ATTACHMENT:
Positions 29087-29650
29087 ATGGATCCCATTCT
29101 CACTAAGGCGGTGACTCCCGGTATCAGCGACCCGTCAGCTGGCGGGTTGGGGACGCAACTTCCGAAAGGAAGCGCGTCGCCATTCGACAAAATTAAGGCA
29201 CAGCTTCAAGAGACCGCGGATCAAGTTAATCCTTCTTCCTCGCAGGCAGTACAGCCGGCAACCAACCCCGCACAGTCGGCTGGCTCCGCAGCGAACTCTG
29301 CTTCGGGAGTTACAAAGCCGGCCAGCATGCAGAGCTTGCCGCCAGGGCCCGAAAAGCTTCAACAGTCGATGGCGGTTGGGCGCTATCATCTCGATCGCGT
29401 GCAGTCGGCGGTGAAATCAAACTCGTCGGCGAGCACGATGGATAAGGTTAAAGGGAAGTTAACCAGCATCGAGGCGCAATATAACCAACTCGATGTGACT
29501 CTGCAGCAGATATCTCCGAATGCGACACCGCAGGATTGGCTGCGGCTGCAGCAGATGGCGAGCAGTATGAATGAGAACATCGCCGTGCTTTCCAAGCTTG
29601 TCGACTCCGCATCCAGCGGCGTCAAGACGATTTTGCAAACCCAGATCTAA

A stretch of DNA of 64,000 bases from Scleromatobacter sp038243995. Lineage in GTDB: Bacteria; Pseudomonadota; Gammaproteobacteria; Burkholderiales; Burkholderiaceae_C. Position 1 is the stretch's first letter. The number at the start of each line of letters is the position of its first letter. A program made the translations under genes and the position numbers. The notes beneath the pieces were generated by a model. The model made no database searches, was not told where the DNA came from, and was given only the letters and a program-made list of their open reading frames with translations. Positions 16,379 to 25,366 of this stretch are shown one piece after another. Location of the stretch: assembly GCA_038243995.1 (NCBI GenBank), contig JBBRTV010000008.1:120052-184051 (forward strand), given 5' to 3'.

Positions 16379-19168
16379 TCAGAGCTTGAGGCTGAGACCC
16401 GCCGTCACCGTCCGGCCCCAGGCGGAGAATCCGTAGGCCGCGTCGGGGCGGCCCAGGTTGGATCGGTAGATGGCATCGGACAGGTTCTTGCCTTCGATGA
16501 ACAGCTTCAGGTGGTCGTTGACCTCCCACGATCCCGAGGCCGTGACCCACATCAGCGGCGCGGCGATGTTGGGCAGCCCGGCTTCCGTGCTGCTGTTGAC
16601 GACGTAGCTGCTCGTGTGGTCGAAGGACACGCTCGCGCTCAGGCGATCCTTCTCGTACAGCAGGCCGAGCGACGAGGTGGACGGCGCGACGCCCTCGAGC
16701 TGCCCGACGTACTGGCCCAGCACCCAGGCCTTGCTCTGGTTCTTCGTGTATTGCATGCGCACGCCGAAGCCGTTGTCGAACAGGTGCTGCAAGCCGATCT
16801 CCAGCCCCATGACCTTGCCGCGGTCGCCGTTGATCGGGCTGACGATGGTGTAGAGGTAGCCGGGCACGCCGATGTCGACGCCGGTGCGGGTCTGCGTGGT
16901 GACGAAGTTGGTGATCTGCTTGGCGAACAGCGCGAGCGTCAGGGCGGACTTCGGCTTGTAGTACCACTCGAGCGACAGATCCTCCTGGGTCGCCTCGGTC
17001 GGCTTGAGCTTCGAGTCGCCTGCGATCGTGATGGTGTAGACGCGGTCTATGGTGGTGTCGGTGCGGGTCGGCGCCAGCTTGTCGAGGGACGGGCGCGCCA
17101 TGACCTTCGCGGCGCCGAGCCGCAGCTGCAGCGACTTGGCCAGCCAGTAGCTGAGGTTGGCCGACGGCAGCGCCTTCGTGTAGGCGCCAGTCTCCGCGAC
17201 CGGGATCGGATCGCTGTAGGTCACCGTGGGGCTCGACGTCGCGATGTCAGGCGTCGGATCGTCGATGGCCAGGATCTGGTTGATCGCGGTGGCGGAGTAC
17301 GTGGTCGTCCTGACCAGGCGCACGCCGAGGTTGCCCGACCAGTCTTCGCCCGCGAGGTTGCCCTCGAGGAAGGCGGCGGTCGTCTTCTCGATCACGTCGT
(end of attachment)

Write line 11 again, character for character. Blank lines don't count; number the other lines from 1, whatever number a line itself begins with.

16379 TCAGAGCTTGAGGCTGAGACCC